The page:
If the disk traffic mostly consists of small I/O sizes, it is highly likely that your application will hit the IOPS limit before the throughput limit. On the other hand, if the disk traffic mostly consists of large I/O sizes, it is highly likely that your application will hit the throughput limit instead of the IOPS limit. You can maximize your application IOPS and throughput capacity by using optimal I/O sizes and also by limiting the number of pending I/O requests for disk.
To learn about designing for high performance using Premium Storage read the article, Design for Performance with Premium Storage.
Snapshots and copy blob
To the Storage service, the VHD file is a page blob. You can take snapshots of page blobs, and copy them to another location, such as a different storage account.
You can create incremental Snapshots for unmanaged premium disks in the same way you use snapshots with Standard Storage. Since Premium Storage only supports Locally Redundant Storage (LRS) as the replication option, we recommend that you create snapshots and then copy those snapshots to a geo-redundant standard storage account. For more information, see Azure Storage Redundancy Options.
If a disk is attached to a VM, certain API operations are not permitted on the disks. For example, you cannot perform a Copy Blob operation on that blob as long as the disk is attached to a VM. Instead, first create a snapshot of that blob by using the Snapshot Blob REST API method, and then perform the Copy Blob of the snapshot to copy the attached disk. Alternatively, you can detach the disk and then perform any necessary operations.
Following limits apply to premium storage blob snapshots:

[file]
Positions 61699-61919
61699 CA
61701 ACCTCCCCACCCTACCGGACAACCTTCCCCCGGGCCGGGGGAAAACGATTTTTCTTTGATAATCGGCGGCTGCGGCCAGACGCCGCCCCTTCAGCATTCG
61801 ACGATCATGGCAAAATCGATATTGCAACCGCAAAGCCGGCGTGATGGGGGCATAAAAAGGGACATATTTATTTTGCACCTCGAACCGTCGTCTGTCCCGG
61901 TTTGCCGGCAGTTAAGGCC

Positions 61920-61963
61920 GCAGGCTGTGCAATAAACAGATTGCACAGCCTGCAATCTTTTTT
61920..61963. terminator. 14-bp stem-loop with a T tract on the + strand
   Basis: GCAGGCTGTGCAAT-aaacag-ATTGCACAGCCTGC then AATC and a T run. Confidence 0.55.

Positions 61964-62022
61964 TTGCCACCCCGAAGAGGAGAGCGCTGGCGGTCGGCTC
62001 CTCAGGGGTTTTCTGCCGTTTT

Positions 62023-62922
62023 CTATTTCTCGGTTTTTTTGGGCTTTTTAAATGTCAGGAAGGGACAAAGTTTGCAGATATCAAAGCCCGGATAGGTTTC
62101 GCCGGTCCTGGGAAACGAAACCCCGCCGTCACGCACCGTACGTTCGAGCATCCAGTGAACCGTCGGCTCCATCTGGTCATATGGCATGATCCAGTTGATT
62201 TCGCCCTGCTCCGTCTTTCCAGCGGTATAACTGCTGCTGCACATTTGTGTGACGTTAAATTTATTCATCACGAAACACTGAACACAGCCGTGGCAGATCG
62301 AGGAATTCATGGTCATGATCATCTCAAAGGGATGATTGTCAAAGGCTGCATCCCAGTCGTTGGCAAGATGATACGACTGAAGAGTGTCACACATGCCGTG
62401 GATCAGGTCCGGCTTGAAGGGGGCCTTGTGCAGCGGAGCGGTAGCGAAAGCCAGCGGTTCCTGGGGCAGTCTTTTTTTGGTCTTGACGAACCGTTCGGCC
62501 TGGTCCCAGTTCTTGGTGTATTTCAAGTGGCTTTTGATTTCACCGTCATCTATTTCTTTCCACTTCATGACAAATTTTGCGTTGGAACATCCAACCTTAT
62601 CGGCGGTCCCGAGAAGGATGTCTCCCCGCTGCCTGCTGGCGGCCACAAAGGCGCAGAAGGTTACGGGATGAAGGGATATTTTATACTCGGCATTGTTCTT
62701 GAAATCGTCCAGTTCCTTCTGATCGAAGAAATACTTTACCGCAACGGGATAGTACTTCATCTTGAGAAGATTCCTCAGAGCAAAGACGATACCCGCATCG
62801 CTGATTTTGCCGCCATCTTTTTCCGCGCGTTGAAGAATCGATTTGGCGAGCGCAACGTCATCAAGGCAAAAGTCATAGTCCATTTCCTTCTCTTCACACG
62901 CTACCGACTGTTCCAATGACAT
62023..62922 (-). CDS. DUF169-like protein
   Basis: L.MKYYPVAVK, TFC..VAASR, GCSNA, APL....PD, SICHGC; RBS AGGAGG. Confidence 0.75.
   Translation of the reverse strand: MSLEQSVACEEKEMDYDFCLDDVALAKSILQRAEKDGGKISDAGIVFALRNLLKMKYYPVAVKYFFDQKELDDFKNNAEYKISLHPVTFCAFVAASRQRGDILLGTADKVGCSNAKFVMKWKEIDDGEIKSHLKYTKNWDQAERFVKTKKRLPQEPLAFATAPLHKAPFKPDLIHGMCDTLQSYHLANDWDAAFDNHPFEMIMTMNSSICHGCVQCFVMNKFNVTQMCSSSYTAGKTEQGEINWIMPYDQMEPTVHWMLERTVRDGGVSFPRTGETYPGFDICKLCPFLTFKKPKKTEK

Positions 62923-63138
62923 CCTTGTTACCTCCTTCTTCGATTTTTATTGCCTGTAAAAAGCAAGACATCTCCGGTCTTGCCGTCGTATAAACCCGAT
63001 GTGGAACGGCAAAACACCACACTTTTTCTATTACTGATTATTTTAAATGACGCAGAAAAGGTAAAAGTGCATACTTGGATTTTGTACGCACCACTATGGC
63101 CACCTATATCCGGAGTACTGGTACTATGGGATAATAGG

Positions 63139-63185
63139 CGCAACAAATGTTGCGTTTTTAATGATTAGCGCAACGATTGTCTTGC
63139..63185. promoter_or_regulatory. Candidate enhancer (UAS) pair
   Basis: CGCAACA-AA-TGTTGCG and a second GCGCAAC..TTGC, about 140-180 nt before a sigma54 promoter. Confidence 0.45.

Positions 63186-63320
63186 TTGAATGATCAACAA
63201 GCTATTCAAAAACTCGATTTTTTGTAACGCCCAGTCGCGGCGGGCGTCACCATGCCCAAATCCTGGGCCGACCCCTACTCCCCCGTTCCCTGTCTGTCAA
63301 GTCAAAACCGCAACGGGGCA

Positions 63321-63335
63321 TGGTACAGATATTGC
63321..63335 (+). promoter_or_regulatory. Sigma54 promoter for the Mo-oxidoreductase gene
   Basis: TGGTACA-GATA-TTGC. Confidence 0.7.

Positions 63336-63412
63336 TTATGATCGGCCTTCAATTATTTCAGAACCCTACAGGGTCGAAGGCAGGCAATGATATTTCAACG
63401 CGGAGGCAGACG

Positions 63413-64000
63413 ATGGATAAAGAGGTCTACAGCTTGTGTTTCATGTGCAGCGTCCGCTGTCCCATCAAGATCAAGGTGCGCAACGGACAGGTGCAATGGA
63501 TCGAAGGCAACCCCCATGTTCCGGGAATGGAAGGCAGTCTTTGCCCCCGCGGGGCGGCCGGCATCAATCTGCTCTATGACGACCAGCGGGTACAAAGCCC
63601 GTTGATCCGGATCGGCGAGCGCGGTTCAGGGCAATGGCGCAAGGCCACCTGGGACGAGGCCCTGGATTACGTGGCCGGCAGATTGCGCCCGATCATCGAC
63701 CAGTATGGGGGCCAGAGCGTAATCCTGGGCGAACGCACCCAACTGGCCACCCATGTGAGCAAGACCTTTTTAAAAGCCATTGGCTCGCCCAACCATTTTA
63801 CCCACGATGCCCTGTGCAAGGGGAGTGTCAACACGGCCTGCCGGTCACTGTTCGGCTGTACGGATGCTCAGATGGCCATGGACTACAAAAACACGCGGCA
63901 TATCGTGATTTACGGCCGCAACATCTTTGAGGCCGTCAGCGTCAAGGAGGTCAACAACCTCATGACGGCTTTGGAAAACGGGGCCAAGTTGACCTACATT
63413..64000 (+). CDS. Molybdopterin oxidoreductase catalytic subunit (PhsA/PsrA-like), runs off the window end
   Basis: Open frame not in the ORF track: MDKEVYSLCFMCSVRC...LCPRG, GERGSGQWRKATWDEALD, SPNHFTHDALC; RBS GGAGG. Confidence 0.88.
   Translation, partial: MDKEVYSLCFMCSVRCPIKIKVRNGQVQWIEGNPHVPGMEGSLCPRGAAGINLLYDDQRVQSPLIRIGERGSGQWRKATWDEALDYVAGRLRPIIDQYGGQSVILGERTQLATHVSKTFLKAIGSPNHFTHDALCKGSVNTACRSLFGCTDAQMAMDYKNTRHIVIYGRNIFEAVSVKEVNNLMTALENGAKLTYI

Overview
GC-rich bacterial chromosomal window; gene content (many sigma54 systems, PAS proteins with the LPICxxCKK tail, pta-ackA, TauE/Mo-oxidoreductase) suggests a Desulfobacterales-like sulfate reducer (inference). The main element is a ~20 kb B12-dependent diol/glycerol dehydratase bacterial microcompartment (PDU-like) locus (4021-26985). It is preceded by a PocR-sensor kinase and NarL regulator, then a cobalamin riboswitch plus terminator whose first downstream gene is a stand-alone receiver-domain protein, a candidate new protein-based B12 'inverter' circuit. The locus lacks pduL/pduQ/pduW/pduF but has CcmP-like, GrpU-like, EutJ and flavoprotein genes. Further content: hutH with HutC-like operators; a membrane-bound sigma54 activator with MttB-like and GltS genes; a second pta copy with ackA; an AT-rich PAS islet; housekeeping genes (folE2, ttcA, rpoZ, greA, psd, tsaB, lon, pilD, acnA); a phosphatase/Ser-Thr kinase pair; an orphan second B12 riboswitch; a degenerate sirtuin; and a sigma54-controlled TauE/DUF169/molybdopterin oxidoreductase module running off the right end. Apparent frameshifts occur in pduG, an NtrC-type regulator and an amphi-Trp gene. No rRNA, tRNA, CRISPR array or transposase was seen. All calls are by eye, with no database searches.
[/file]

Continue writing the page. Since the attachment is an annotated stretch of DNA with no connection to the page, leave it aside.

|Premium Storage Limit||Value|
|Max. number of snapshots per blob||100|
|Storage account capacity for snapshots (includes data in snapshots only, and does not include data in base blob)||10 TB|
|Min. time between consecutive snapshots||10 minutes|
To maintain geo-redundant copies of your snapshots, you can copy snapshots from a premium storage account to a geo-redundant standard storage account by using AzCopy or Copy Blob. For more information, see Transfer data with the AzCopy Command-Line Utility and Copy Blob.
For detailed information on performing REST operations against page blobs in premium storage accounts, see Using Blob Service Operations with Azure Premium Storage.
A snapshot for a managed disk is a read-only copy of the managed disk which is stored as a standard managed disk. Incremental Snapshots are currently not supported for Managed Disks but will be supported in the future. To learn how to take a snapshot for a managed disk, please refer to Create a copy of a VHD stored as an Azure Managed Disk by using Managed Snapshots in Windows or Create a copy of a VHD stored as an Azure Managed Disk by using Managed Snapshots in Linux
If a managed disk is attached to a VM, certain API operations are not permitted on the disks. For example, you cannot generate a shared access signature (SAS) to perform a copy operation while the disk is attached to a VM. Instead, first create a snapshot of the disk, and then perform the copy of the snapshot. Alternately, you can detach the disk and then generate a shared access signature (SAS) to perform the copy operation.
Using Linux VMs with Premium Storage
Please refer to the important instructions below for configuring your Linux VMs on Premium Storage:
For all premium storage disks with the cache setting set to either “ReadOnly” or “None”, you must disable “barriers” while mounting the file system in order to achieve the scalability targets for Premium Storage. You do not need barriers for this scenario because the writes to premium storage disks are durable for these cache settings. When the write request successfully completes, data has been written to the persistent store. Please use the following methods for disabling “barriers”, choosing the one for your file system:
If you use reiserFS, disable barriers using the mount option “barrier=none” (For enabling barriers, use “barrier=flush”)
- If you use ext3/ext4, disable barriers using the mount option “barrier=0” (For enabling barriers, use “barrier=1”)